Denzel Washington Will Bring All 10 August Wilson Century Cycle Plays to HBO, Starring in Fences

News   Denzel Washington Will Bring All 10 August Wilson Century Cycle Plays to HBO, Starring in Fences
 
Broadway vet and two-time Oscar winner Denzel Washington has announced that he will direct and act in a screen adaptation of August Wilson's Fences for HBO, the same play that won him a Tony Award for Best Actor in 2010. According to the Hollywood Reporter, fellow Tony winner and Fences co-star Viola Davis will also be featured in the film.

The news was revealed during An Evening With Denzel Washington & Dr. Todd Boyd at the Wallis Annenberg Center for Performing Arts Sept. 17. Watch parts of the interview here

Denzel Washington
Denzel Washington Photo by Joan Marcus

The star also announced that he will produce an additional nine of Pulitzer winner Wilson's plays for HBO. "He did 10 plays. I've been given the opportunity by the August Wilson estate. I'm directing and producing and acting in one (Fences) and I'm executive producing the other nine. I made a deal with HBO," Washington is quoted in THR.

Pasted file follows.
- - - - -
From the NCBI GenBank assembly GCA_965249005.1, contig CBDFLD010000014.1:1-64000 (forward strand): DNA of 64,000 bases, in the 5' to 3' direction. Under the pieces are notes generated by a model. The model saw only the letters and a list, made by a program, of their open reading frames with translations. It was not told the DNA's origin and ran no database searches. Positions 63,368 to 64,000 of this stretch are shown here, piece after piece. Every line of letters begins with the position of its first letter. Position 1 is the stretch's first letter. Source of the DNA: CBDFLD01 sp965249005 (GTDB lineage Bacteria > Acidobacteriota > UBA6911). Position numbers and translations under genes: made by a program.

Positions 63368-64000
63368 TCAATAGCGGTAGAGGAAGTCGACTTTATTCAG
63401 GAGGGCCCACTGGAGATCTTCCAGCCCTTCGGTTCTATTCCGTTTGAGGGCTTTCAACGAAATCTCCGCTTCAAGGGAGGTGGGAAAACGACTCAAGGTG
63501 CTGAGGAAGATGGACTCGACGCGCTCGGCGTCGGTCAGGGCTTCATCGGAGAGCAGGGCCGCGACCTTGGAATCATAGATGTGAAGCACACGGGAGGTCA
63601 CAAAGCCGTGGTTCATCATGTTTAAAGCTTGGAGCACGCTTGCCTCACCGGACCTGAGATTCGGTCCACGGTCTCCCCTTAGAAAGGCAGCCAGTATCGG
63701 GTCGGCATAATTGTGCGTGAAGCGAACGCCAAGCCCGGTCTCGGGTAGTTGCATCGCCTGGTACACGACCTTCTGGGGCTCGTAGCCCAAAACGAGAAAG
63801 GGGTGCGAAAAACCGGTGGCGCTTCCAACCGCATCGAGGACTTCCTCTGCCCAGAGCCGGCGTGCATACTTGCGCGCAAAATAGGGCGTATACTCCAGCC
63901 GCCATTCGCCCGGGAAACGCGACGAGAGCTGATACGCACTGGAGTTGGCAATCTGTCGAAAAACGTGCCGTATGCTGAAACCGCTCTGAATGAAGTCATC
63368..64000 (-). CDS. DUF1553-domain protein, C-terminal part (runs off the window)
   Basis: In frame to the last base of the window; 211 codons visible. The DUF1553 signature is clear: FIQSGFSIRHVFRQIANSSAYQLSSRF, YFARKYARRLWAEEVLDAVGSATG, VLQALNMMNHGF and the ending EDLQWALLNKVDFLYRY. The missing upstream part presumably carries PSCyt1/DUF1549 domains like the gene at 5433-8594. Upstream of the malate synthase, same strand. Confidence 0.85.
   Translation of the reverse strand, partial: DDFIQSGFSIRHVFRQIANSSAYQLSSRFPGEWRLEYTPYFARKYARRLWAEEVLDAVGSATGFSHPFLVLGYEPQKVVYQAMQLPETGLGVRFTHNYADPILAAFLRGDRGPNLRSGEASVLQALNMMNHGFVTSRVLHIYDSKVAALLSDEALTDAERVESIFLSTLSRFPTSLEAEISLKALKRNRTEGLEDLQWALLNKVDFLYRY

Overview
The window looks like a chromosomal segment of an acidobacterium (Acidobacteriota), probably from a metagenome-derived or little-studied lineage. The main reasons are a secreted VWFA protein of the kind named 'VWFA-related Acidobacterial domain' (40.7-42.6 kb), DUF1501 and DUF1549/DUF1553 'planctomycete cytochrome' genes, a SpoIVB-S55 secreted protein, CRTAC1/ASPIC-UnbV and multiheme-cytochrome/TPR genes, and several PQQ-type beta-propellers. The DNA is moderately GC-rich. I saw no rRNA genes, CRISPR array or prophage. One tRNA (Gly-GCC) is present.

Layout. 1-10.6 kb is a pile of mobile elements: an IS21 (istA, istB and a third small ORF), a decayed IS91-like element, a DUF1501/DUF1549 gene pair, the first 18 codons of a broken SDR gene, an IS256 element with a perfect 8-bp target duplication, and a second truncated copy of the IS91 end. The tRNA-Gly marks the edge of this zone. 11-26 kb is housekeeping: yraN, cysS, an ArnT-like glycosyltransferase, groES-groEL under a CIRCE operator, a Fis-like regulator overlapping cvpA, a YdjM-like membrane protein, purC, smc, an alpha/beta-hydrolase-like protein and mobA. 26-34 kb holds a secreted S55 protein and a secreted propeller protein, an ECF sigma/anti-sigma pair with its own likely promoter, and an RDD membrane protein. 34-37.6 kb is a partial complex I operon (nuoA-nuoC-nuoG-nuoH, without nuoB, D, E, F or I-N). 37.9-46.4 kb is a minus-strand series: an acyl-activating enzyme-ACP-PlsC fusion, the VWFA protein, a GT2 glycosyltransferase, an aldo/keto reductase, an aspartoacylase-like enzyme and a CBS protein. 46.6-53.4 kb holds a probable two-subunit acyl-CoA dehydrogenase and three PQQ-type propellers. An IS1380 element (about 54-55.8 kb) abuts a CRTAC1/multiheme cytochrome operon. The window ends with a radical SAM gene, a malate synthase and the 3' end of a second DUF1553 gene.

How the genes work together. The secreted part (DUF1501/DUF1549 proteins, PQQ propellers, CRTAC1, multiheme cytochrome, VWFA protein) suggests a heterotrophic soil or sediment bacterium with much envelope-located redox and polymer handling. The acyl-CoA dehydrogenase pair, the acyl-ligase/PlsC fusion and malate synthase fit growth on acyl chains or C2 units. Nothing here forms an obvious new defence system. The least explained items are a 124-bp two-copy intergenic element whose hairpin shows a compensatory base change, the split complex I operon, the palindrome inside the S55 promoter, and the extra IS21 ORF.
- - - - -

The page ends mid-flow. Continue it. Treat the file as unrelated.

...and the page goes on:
"We're going to do one a year for the next nine years. I'm really excited about that. That that they put it in my hands, the estate, and trust me. That's good enough for me. It doesn't get any better than that."

"His stories are specifically African American stories, but the themes are universal," said Washington. "Families, love, betrayal whatever the theme is. People relate and enjoy listening to or seeing his work. He was just a bright, brilliant shining light who was here and then he was gone, but his work will live forever to be interpreted by actors and directors for as long as we're here."

Wilson's body of work was collectively called the August Wilson Century Cycle and is considered an examination of the African American experience in the last century. When host Boyd asked him why he continued to return to the stage alongside his successful film career, Washington replied, "it's just the energy."

"I started on the stage, I prefer the stage. The reason that I stopped doing theatre in New York is because we had four children and I couldn't commute, doing eight shows a week. So I put it down until the kids got old enough."

Would he do do theatre all the time? "No," replied Washington. "It don't pay. It's called show business, it should be called, business show...I'm joking," he said. "No, I'm not," he laughed.

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